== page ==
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Maven Tutorial: All You Need To Know To Get Started

Last updated on Nov 26,2019 5.3K Views

Instead of writing long scripts for building your projects and manually downloading the dependencies, why not use Maven and get rid of this mess. This blog on Maven tutorial will cover everything that you need to get started with using Maven for your project. After thoroughly understanding this Maven tutorial, the next probable step will be to learn Jenkins which covers the Continuous Integration phase of DevOps.

In this blog on Maven tutorial, we will cover the following topics:

  1. Why do we need Maven?
  2. What is Maven?
  3. Maven Architecture
  4. Maven life cycle, phases and goals
  5. Demo project.

Why do we need Maven?

If you are working on Java projects then most of the time you need dependencies. Dependencies are nothing but libraries or JAR files. You need to download and add them manually. Also, the task of upgrading the software stack for your project was done manually before Maven. So there was a need for a better build tool that would handle such issues.

This where Maven comes into the picture. Maven can solve all your problems related to dependencies. You just need to specify the dependencies and the software version that you want in pom.xml file in Maven and Maven will take care of the rest. So now let us try to understand what exactly Maven is.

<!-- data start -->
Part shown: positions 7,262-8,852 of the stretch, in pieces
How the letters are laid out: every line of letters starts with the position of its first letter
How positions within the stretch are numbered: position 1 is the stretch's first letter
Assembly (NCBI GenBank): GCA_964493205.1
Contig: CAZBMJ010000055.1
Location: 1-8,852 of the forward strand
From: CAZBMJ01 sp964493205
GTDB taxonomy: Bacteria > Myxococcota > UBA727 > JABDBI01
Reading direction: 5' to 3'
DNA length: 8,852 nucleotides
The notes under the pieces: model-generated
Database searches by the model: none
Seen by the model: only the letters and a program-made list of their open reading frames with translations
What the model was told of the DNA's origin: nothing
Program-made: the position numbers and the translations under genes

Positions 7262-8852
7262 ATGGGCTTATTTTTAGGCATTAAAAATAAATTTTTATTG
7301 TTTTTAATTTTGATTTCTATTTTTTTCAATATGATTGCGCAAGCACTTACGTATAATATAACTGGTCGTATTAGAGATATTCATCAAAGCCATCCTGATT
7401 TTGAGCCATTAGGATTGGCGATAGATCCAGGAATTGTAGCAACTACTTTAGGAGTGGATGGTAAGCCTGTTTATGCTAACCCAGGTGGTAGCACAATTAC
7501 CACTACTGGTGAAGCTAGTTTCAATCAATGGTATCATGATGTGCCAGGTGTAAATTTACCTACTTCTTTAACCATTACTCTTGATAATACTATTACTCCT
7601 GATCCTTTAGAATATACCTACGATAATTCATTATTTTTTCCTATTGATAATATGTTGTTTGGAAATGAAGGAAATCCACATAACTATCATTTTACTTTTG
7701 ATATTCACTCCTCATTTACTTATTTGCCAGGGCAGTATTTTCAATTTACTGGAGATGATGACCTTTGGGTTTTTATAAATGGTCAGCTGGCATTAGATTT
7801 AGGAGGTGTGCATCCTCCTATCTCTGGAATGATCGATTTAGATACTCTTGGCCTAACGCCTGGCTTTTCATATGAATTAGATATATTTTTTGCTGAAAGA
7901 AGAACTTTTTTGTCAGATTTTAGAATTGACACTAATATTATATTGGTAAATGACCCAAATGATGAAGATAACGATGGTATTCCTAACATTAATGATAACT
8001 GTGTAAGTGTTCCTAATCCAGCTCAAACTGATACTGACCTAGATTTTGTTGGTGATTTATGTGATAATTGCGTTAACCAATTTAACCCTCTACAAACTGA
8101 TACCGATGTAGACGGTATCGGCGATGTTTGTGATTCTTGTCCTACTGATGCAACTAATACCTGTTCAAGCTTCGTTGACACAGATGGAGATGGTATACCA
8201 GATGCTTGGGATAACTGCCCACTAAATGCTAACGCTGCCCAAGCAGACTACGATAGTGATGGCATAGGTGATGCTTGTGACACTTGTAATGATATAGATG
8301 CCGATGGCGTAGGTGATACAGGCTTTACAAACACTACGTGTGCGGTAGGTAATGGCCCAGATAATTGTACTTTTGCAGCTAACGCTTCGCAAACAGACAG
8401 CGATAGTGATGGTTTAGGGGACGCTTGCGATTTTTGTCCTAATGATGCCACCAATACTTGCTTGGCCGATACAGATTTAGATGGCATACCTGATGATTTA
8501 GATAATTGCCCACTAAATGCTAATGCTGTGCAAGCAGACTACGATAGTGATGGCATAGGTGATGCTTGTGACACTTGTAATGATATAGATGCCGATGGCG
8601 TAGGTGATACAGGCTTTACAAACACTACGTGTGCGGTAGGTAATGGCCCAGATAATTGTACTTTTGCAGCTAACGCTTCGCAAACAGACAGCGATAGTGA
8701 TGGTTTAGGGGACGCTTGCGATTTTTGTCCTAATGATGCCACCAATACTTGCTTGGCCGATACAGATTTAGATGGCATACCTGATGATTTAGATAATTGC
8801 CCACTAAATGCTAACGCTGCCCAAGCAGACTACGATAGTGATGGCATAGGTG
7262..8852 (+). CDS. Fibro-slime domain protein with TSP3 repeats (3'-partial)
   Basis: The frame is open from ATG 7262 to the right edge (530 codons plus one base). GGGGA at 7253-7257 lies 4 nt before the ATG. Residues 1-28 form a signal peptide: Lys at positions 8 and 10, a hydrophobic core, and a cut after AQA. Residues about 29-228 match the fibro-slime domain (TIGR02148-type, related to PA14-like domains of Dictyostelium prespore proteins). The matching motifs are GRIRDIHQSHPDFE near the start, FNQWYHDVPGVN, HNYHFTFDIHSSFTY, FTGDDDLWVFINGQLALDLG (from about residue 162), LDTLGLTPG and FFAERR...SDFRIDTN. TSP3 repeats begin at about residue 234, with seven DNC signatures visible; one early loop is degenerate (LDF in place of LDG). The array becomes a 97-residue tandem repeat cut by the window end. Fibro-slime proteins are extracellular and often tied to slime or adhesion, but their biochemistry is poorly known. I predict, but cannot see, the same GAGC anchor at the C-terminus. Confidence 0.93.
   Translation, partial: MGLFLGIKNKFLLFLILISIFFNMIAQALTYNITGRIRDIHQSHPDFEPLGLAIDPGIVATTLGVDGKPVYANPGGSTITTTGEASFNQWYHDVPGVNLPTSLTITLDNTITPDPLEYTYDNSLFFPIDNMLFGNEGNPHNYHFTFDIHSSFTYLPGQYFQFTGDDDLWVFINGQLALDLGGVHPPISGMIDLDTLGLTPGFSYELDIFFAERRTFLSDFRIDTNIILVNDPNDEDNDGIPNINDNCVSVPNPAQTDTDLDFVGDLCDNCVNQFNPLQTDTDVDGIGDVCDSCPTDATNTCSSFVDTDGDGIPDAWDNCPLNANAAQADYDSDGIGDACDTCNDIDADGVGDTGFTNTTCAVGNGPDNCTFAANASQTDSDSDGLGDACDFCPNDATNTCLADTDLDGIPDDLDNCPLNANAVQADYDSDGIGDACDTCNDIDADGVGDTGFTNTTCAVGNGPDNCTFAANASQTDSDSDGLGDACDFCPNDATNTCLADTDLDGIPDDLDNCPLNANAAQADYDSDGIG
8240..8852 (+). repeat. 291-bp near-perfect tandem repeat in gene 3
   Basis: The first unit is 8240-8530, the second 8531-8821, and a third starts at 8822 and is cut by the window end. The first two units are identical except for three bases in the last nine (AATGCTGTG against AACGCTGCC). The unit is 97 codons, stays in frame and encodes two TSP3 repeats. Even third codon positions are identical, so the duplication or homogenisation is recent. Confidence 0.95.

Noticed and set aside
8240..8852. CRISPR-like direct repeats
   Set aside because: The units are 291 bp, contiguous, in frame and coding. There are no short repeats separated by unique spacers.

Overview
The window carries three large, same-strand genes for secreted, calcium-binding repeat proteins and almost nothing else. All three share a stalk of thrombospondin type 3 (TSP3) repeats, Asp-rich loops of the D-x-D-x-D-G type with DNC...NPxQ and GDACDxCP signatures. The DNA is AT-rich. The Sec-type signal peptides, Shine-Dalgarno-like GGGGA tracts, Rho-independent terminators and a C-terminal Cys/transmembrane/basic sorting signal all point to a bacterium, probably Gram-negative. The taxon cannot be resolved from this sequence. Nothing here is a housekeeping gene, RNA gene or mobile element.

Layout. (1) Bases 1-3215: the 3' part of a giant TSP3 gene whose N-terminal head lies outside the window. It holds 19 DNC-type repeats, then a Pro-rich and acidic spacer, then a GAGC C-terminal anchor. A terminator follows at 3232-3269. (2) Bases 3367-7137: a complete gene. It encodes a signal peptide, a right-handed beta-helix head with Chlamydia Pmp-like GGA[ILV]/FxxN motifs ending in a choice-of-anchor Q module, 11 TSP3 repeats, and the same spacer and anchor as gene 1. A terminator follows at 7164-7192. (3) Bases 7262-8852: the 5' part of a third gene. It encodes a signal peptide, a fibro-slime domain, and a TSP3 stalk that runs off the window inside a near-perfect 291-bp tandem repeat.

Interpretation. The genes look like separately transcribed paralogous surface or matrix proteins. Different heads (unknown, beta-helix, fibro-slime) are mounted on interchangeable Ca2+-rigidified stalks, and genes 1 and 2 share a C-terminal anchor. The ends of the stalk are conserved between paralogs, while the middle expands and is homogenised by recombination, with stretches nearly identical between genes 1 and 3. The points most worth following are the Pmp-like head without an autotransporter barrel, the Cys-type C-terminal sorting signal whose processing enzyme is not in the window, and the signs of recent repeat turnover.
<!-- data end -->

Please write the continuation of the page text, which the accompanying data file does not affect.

What is Maven?

The Maven project is developed by Apache Software Foundation where it was formerly a part of the Jakarta project. Maven is a powerful build automation tool that is primarily used for Java-based projects. Maven helps you tackle two critical aspects of building software –

  • It describes how software is built
  • It describes the dependencies.

Maven prefers convention over configuration. Maven dynamically downloads Java libraries and Maven plug-ins from one or more repositories such as the Maven Central Repository and stores them in a local cache. The artifacts of the local projects can also be updated with this local cache. Maven can also help you build and manage projects written in C#, Ruby, Scala, and other languages.

Project Object Model(POM) file is an XML file that contains information related to the project and configuration information such as dependencies, source directory, plugin, goals, etc. used by Maven to build the project. When you execute a maven command you give maven a POM file to execute the commands. Maven reads the pom.xml file to accomplish its configuration and operations.

Maven Objectives


Maven Objectives


When should someone use Maven?

    1. If there are too many dependencies for the project.
    2. When the dependency version update frequently.